First Language
  • During the initial years of exposure to English,
    continuing cognitive and academic development in
    first language is considered to be a key variable
    for academic success in second language.
  • (Garcia 1994 Tinajero Ada, 1993. In
    Collier, 1995)
  • Later on, apply the techniques used to teach
    English as a second language.

Quiero leer y escribir en mi idioma
29
Writing in a Second Language
  • Strategies to assist beginning writers
  • Oral discussion
  • Personal journals
  • Dialogue journals
  • Buddy journals
  • Free writing (NJCCCS 3.2)

30
Strategies to assist intermediate writers
  • Show and not tell - Provides descriptive details
    about what the writer wants to convey.
  • Sentence combining
  • Sentence shortening
  • Sentence models
  • Process Writing
  • -Prewriting
  • -Drafting
  • -Revising
  • -Editing
  • -Publishing (NJCCCS 3.2)

31
Literacy Success
  • Create a literacy-rich classroom environment.
  • Books, books, books

32
K W L PLUS
  • Recognizing what they have learned by making a
    graphic organizer.
  • Select categories and list facts under those
    categories (rethinking what they have learned).
  • Write an essay (additional opportunities to
    consolidate learning).

33
Initial Strategies to Teach English Comprehension
to English language Learners
  • Pre-reading Strategies
  • Background Knowledge

  • Necessary to

  • construct

  • meaning from text.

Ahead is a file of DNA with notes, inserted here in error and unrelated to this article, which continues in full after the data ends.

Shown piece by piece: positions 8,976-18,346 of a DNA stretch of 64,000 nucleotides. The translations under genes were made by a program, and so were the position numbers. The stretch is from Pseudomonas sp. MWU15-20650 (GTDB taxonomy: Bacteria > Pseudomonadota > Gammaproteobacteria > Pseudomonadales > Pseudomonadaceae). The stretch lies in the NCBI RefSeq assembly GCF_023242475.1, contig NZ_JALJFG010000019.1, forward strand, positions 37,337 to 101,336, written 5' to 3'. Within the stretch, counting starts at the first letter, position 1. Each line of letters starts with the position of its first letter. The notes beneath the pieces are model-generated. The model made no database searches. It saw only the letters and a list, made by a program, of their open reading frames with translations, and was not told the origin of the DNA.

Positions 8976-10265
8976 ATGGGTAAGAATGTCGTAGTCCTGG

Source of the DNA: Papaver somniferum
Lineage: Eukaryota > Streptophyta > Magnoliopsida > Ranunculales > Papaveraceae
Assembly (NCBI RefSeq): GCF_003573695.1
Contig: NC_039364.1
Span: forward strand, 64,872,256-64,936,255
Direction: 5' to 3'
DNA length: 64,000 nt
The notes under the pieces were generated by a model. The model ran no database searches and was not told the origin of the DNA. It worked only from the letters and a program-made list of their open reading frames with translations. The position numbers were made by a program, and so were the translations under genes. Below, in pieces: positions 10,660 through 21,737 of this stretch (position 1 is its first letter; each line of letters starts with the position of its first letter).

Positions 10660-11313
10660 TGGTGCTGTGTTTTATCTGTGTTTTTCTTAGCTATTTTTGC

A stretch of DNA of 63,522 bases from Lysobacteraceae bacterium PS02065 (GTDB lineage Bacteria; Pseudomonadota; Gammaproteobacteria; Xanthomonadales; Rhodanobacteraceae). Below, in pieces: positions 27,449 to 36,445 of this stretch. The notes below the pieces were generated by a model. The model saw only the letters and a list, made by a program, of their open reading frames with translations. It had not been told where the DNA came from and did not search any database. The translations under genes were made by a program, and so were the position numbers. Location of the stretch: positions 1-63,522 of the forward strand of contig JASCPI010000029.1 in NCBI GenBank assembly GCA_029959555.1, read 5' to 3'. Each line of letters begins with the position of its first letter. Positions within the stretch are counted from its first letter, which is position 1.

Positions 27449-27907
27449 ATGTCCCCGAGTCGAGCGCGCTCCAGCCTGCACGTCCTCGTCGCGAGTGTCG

• Development of key vocabulary
  • Background Knowledge Teacher builds upon the
    language, culture and experiential background
    that students bring to the classroom and relate
    knowledge to new information provided in the
    text.
  • (NJCCCS 3.1)

34
  • Students may experience difficulties due to lack
    of prior knowledge on the particular topic to be
    read.
  • Background knowledge can often be accomplished
    through a sharing of the groups knowledge.
  • It may be recorded in a graphic format.

35
Guided Reading Strategies
  • Use questions before and during the reading to
    help the students to get meaning from the
    reading.
  • Hypothesizing or predicting questions. What do
    you think this story is about? What do you think
    will happen next?
  • Data acquisition questions
  • Summary questions
  • Reading aloud Teacher model predicting,
    inferring, and connecting mew text to prior
    knowledge.
  • (NJCCC 3.1)

36
Post-Reading Strategies
  • Retelling a story after reading
  • - Offers a means for reinforcing and
  • supporting comprehension.
  • - Provides a means for integrating writing
    into
  • the program. It can be done in
    cooperative